Mr. Michael J. Rzewuski, Chairman
Zoning Board of Review
Charlestown, Rhode Island

July 9, 2013

Dear Chairman Rzewuski and Members of the Zoning Board of Review,

As residents of Massachusetts know, it seems that every day brings some new report of the profound tragedy that has been imposed on communities that have recently condoned the installation of industrial wind turbines, including (but not limited to) Falmouth, Fairhaven, Kingston and Scituate.

Some notable recent bulletins from Fairhaven and Falmouth (where the Board of Health and the Board of Selectmen, respectively, have ordered curtailment of the wind turbine operations) are reprinted below.

This news should provide a loud wake-up call to the Town of Charlestown, RI — or any other town that contemplates the possibility of treading down the same path — for all of the following reasons:

» In every one of these towns — Falmouth, Fairhaven, Kingston and Scituate — the developers insisted that fears about the disruptive adverse impacts of the wind turbines upon the health and well-being of the residents, their quality of life and their property values were overblown. In every single instance, the wind turbine proponents were tragically wrong; in every single instance, there have been widespread complaints regarding each one of these adverse impacts.

» In every one of these towns, the developers promised that the wind turbine noise would have little or no impact — that it would be “audible” but that it would be “no louder than a refrigerator” — and that the noise would comply with applicable noise standards. In fact, the wind turbine noise has been found to exceed the applicable noise limits in every single one of these towns — proving, yet again, that the developers virtually always underestimate the predicted noise levels of the projects by 10 dBA, or more.

»The wind turbines proposed for installation in Charlestown, RI (Vestas V90) are bigger; louder and closer — much closer — to homes than the wind turbines in Falmouth, Fairhaven, Kingston and Scituate where numerous residents have registered anguished health complaints.

Every wind turbine developer insists — without a shred of evidence or justification — that his wind turbines are different from other wind turbines that have caused problems all over the world. Every developer — including Whalerock — insists that his wind turbines are more modern; quieter; and less problematic than the “older” wind turbine models that are wreaking havoc all over New England and beyond. But this is categorically untrue.

The Vestas V90 wind turbine proposed for Charlestown is actually louder than its predecessor, the Vestas model V82, which has been installed in Falmouth. And the fact of the matter is that there is no way to “mitigate” or “resolve” the most obnoxious and problematic elements of wind turbine noise, including:

a) its unnatural, repetitive, man-made quality (particularly in a rural area like Charlestown);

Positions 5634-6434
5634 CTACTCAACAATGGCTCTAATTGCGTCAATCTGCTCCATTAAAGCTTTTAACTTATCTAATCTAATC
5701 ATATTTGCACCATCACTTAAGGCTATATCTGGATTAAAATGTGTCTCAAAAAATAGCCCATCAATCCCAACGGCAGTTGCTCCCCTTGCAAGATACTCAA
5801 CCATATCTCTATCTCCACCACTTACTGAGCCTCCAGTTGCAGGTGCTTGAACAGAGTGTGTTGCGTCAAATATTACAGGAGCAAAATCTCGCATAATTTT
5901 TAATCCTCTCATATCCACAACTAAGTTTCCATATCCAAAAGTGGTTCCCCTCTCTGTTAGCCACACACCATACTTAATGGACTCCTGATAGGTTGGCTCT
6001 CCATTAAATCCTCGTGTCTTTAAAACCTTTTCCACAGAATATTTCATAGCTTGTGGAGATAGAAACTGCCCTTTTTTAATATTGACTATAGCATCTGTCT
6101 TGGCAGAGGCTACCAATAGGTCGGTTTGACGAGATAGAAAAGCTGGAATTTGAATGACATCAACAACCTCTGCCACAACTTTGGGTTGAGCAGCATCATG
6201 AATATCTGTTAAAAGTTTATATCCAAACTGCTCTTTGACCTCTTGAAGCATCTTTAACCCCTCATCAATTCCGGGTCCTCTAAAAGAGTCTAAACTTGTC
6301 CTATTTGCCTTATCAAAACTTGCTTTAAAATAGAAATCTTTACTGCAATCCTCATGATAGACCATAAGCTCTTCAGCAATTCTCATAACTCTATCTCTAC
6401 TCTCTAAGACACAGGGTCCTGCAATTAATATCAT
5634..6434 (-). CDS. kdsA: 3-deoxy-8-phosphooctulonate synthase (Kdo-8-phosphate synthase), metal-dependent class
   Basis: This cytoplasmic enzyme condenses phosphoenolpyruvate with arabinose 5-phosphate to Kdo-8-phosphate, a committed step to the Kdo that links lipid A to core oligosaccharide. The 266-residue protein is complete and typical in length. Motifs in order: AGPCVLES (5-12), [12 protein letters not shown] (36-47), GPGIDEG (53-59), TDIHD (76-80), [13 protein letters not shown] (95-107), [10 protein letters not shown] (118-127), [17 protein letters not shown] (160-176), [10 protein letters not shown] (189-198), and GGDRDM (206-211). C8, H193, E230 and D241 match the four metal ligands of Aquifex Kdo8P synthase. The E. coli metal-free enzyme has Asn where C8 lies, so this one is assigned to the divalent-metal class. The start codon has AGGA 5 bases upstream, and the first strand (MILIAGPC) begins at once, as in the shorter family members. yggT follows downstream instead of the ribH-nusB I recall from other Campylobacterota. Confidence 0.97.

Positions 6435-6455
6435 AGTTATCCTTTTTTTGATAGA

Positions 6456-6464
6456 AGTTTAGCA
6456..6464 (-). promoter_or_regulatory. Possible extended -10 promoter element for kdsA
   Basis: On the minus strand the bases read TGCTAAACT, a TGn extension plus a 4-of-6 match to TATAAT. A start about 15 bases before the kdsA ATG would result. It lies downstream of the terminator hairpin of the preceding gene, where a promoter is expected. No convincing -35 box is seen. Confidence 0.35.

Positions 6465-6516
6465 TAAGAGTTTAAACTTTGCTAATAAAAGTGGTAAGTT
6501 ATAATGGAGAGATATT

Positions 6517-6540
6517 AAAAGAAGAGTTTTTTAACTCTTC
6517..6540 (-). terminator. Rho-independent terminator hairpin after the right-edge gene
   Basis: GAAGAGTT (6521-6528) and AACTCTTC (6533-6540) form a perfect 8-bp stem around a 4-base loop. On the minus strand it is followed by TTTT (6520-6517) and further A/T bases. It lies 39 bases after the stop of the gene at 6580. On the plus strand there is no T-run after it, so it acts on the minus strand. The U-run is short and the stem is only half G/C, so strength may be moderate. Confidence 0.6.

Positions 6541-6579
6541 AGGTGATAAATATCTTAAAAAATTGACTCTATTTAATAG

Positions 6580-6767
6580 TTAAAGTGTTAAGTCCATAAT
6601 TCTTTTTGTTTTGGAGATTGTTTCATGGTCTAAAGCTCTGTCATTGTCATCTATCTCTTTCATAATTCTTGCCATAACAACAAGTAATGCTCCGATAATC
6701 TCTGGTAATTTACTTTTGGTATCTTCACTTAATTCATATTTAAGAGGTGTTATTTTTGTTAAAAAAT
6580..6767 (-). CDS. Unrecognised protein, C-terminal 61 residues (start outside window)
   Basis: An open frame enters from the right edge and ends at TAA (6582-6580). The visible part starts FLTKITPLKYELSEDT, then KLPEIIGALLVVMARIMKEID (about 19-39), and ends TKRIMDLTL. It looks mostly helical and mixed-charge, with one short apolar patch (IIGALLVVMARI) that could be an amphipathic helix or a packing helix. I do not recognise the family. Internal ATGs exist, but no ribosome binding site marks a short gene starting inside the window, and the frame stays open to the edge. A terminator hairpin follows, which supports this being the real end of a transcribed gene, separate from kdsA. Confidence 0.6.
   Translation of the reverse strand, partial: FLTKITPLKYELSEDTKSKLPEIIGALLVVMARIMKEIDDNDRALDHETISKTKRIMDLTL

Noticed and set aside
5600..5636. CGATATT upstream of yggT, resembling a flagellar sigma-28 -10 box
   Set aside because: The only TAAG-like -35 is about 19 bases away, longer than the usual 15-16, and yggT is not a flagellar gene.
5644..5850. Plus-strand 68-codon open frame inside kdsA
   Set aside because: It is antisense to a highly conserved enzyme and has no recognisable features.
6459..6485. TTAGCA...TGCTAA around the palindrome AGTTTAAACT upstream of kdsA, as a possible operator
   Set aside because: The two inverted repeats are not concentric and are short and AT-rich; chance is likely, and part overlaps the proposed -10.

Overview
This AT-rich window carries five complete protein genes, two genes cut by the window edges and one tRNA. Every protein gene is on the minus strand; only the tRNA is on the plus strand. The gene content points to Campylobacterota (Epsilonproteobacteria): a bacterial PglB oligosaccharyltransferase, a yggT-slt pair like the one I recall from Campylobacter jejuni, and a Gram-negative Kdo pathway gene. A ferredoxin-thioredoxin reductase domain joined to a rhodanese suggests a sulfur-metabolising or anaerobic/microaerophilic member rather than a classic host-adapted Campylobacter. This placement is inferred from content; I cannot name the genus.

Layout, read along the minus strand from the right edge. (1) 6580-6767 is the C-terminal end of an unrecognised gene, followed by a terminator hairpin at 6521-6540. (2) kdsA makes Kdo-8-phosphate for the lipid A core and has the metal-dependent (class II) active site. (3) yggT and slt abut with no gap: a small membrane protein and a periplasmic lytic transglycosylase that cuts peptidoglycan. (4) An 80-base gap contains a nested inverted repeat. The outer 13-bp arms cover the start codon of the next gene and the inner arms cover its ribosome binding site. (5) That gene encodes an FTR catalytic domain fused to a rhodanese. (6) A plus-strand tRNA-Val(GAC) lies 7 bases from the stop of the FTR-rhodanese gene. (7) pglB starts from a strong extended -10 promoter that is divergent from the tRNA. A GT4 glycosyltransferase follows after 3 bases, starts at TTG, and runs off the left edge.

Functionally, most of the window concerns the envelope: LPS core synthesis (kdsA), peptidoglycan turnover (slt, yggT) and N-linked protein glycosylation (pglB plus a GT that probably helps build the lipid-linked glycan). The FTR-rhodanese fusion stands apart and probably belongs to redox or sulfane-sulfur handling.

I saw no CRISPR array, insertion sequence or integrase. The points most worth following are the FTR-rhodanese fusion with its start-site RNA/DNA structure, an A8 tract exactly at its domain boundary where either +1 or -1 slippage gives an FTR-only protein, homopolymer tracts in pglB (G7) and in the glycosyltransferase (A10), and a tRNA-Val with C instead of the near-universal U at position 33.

b) its persistence — night and day, 7 days a week, 365 days a year;

c) the rhythmic rise and fall in the volume of noise at one second intervals — the “whooshing” sound described as “amplitude modulation”;

d) the asynchronous sound pattern of two wind turbines operating in close proximity to each other — but not necessarily together — because of their separation, wind turbulence, or other factors;

e) the very high power output of low frequency and sub-audible noise (infrasound), which does not readily attenuate over distances and which may cause the organs of the human ear, body cavities and even structures to respond and to vibrate in unnatural and unhealthy ways.

All of these elements which are currently being imposed on the residents of these towns — in a vast, unauthorized scientific experiment on unwitting human populations — should cause the Charlestown Zoning Board of Review to insist upon very robust proof that the Whalerock wind turbine project will not subject the residents of Charlestown to the same terrible fate.

In this regard, it should be noted that the developer of the proposed wind turbine project — the “Applicant” — is nothing more than a shell corporation — “Whalerock Renewable Energy, LLC” — whose primary purpose is to insulate the owners from any personal or financial liability beyond cost of the machines.

If the Applicant is wrong; if his noise estimates are faulty; if the adverse impacts to the health and well-being, the quality of life and the property values of Charlestown residents are dramatic; the consequences of these profound errors in judgement will be borne not by “Whalerock, LLC” — the paper corporation — but by the residents and the community of Charlestown.

Keeping this point in mind, it should be noted that neither the Applicant nor any of his hired consultants have ever unequivocally declared — much less proven — that the proposed project will be “safe.” Not once.

And needless to say, the Applicant has never offered any guarantees of any kind that he will accept the responsibility if his estimation of the potential adverse consequences proves to be tragically mistaken.

On the contrary, when pressed on this point, Mr. Menge, who oversaw the noise study for HMMH, demurred, saying that he was not a health expert. Furthermore, when repeatedly pressed about the potential adverse impacts of the wind turbine noise upon residents, Mr. Menge would only say that the wind turbine noise “would be audible at some residences.”